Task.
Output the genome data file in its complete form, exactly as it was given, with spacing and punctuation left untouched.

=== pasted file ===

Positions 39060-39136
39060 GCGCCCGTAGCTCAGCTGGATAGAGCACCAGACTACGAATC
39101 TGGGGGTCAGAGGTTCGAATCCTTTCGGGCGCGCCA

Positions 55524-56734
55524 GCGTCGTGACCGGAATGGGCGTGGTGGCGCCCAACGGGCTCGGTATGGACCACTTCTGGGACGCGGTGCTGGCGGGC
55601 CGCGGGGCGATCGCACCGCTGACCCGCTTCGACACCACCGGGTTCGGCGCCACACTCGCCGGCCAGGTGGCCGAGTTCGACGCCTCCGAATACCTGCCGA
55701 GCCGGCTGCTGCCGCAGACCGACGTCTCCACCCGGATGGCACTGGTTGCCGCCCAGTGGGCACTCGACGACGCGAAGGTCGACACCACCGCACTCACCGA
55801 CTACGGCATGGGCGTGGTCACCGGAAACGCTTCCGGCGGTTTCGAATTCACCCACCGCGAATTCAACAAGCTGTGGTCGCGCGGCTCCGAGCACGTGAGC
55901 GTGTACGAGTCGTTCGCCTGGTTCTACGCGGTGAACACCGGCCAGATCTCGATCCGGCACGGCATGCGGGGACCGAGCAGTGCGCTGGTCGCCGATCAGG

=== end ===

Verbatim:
Positions 39060-39136
39060 GCGCCCGTAGCTCAGCTGGATAGAGCACCAGACTACGAATC
39101 TGGGGGTCAGAGGTTCGAATCCTTTCGGGCGCGCCA

Positions 55524-56734
55524 GCGTCGTGACCGGAATGGGCGTGGTGGCGCCCAACGGGCTCGGTATGGACCACTTCTGGGACGCGGTGCTGGCGGGC
55601 CGCGGGGCGATCGCACCGCTGACCCGCTTCGACACCACCGGGTTCGGCGCCACACTCGCCGGCCAGGTGGCCGAGTTCGACGCCTCCGAATACCTGCCGA
55701 GCCGGCTGCTGCCGCAGACCGACGTCTCCACCCGGATGGCACTGGTTGCCGCCCAGTGGGCACTCGACGACGCGAAGGTCGACACCACCGCACTCACCGA
55801 CTACGGCATGGGCGTGGTCACCGGAAACGCTTCCGGCGGTTTCGAATTCACCCACCGCGAATTCAACAAGCTGTGGTCGCGCGGCTCCGAGCACGTGAGC
55901 GTGTACGAGTCGTTCGCCTGGTTCTACGCGGTGAACACCGGCCAGATCTCGATCCGGCACGGCATGCGGGGACCGAGCAGTGCGCTGGTCGCCGATCAGG